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Free Agency Preview: Top 21 unrestricted free agents

2018 NBA Finals - Game One

OAKLAND, CA - MAY 31: LeBron James #23 of the Cleveland Cavaliers looks on against the Golden State Warriors in Game 1 of the 2018 NBA Finals at ORACLE Arena on May 31, 2018 in Oakland, California. NOTE TO USER: User expressly acknowledges and agrees that, by downloading and or using this photograph, User is consenting to the terms and conditions of the Getty Images License Agreement. (Photo by Ezra Shaw/Getty Images)

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These are the guys everybody is talking about.

The players on the top of this list can reshape a franchise and move them into contender status. Even farther down they are players who can play critical roles for teams next season, pushing them up the ladder in the NBA.

These are the players who are true, unrestricted free agents and can go to any team that can afford to pay them. Or, they can choose to stay right where they are and make a little more money.

Here is our list of the top 21 unrestricted free agents this summer, and it starts with an obvious choice:

1. LeBron James (Cleveland Cavaliers). The biggest domino on the board, until he makes a move a lot of other decisions by teams and players will be held up. There is a lot of buzz around the league that LeBron wants to come to Los Angeles, but he doesn’t want to come alone — can the Lakers convince the Spurs to make a trade with them for Kawhi Leonard? Will Paul George come to LA with LeBron? LeBron wants assurances before he pulls the trigger, but that puts the Lakers on a tight timeline, they have to figure it out before LeBron feels compelled to turn to other options (including possibly staying in Cleveland). Until we know what happens with LeBron, a lot of other dominos will not fall.

2. Kevin Durant (Golden State Warriors). He is technically a free agent so we have to list him here, but Durant is not going anywhere, he is all in on the Warriors. Him becoming a free agent only means is he’s not taking a big discount for the team again.

3. Paul George (Oklahoma City). In Oklahoma City, they are convinced he is staying. In Los Angeles, they are convinced he is coming. George says he hopes his decision will make the most people happy, but his call may hinge what LeBron does. There is a lot of buzz he could take a one-plus-one deal with the Thunder, keeping his future options open, but Los Angeles is still on the table (with Philadelphia trying to get a foot in the door).

4. Chris Paul (Houston Rockets). CP3 is expected to stay with the Rockets, it’s all but a lock. Does Houston want to give a 33-year-old a five-year contract? Not ideally, they’d like to trim a year off that, but they will pay the price to keep him in Houston to keep a contender together.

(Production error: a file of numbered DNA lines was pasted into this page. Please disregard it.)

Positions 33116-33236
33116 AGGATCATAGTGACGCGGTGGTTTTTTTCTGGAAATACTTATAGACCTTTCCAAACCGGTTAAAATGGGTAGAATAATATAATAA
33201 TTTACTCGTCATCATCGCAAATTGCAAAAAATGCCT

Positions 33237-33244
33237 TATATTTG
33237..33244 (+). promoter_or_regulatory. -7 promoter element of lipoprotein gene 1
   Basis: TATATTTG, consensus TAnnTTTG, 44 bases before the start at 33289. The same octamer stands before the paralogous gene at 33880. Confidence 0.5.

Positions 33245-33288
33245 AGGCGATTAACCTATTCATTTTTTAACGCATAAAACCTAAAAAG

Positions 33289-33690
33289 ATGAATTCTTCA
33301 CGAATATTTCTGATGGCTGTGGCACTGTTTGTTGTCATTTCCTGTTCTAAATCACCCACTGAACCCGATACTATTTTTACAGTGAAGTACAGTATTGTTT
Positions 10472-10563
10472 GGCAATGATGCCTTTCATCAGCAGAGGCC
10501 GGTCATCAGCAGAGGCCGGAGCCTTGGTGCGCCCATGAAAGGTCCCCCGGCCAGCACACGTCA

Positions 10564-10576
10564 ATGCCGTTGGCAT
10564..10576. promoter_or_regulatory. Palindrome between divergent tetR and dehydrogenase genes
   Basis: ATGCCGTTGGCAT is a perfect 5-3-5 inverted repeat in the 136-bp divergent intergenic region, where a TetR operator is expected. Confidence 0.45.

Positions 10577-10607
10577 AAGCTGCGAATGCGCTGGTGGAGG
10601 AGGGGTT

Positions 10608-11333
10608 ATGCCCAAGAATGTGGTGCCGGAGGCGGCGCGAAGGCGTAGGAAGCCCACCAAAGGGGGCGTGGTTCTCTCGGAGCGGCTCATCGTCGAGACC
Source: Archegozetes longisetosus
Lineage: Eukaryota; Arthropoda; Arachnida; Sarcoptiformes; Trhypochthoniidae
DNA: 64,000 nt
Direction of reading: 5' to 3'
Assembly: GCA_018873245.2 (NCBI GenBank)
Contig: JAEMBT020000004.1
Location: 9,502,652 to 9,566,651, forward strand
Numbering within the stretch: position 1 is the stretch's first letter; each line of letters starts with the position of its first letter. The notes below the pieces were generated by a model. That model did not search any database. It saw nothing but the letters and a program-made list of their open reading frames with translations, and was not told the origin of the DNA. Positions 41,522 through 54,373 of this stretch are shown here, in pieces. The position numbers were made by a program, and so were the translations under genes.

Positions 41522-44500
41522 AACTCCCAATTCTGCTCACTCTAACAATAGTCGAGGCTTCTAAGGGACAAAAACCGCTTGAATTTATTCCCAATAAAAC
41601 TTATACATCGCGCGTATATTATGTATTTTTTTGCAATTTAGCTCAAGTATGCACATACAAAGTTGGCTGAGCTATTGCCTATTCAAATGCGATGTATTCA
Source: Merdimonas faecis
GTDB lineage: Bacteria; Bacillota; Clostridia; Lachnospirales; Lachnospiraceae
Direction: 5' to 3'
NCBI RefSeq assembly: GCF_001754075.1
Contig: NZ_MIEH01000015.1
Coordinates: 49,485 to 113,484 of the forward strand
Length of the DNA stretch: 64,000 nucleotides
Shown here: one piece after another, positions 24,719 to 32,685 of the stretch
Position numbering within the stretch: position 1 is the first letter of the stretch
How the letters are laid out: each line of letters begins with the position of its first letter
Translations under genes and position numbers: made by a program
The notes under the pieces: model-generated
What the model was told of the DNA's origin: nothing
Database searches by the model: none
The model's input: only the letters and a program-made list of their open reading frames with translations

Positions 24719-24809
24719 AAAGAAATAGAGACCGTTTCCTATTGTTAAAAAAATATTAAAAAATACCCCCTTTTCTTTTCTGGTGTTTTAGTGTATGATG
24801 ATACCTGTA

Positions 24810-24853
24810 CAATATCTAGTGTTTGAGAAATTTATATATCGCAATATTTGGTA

5. DeMarcus Cousins (New Orleans). The Pelicans would like to keep him, a few teams including Dallas would like to steal him away. His decision comes down to this: how many guaranteed years will a team give Cousins coming off a torn Achilles? Will teams give him a second guaranteed year? A third if he meets minutes requirements in year two? Whoever offers the most security will land him. That’s probably the Pelicans, but after their playoff run without him they are more willing to move on if another team comes in over the top.

6. DeAndre Jordan (Los Angeles Clippers). It is possible he will not be a free agent, instead opting-in to the last year of his contract with the Clippers ($24.1 million) and then trying to force a trade. Either way, he’s likely on the move, the Clippers trading for Marcin Gortat is a sign they expect Jordan to be in a different uniform next season. However he becomes available, Jordan may be the best defensive paint protector/rim running center in the league. He needs to be paired with a strong point guard/ball handler to be the most effective, but he could help a lot of teams.

7. J.J. Redick (Philadelphia 76ers). He’s not going to get the $23 million he got last season from the Sixers, but he’s going to draw interest because he’s the kind of shooter teams could use (42 percent from three last season), he’s a tireless worker on the offensive end, a solid team defender, and the kind of professional, veteran presence teams want in the locker room. Philly wants to keep him, but the Sixers are big game hunting and may not have the money to retain him.

8. Trevor Ariza (Houston Rockets). He was a key part of Houston’s run to the Western Conference Finals, but he plans to capitalize on that and meet with multiple teams. He can shoot the three, is a versatile and switchable defender, and plays a high IQ game. There are going to be several teams interested, but his camp has denied he’s looking for $50+ million that was reported.

9. Kentavious Caldwell-Pope (Los Angeles Lakers). While everyone was focused on the Lakers’ young stars, KCP was having a solid season — 13.4 points and 5.2 rebounds a game, shooting 38.7 percent from three, and playing strong defense. He took a one-year, $17.8 million contract with the Lakers hoping to show his value and get paid more (like a max) on the back end. He may not find everything he wants in this tight free agent market, but he will get paid.